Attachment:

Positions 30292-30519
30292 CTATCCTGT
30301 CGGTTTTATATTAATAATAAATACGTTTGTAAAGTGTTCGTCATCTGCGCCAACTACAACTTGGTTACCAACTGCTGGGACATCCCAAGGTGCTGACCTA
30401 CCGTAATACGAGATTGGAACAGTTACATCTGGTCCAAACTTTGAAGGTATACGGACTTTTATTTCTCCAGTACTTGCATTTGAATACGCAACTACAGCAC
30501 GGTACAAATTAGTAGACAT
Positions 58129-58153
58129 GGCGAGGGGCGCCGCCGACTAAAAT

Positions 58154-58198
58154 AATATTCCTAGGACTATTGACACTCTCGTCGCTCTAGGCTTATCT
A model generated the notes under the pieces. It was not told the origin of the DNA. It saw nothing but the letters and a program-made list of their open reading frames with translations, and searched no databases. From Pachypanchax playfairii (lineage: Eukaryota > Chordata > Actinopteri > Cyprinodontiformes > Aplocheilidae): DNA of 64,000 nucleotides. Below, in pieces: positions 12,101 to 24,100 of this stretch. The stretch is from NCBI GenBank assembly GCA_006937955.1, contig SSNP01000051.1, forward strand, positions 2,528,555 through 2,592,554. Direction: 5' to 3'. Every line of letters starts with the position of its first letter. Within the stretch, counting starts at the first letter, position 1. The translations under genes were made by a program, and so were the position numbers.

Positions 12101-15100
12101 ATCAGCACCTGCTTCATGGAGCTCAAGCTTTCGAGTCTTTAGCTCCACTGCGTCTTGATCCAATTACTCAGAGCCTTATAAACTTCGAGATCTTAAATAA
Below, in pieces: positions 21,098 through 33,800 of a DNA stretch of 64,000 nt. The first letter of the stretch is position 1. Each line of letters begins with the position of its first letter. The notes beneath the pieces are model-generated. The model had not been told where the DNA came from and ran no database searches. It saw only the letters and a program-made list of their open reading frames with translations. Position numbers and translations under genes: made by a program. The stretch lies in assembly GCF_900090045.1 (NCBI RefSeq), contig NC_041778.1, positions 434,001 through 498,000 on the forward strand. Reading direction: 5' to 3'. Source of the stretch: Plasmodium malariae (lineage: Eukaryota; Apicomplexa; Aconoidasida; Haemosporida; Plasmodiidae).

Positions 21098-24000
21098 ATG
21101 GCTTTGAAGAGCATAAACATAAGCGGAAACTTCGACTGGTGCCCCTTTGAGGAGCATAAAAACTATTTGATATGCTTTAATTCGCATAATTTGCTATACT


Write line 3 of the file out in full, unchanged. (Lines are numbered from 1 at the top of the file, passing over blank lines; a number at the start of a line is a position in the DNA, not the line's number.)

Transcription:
30301 CGGTTTTATATTAATAATAAATACGTTTGTAAAGTGTTCGTCATCTGCGCCAACTACAACTTGGTTACCAACTGCTGGGACATCCCAAGGTGCTGACCTA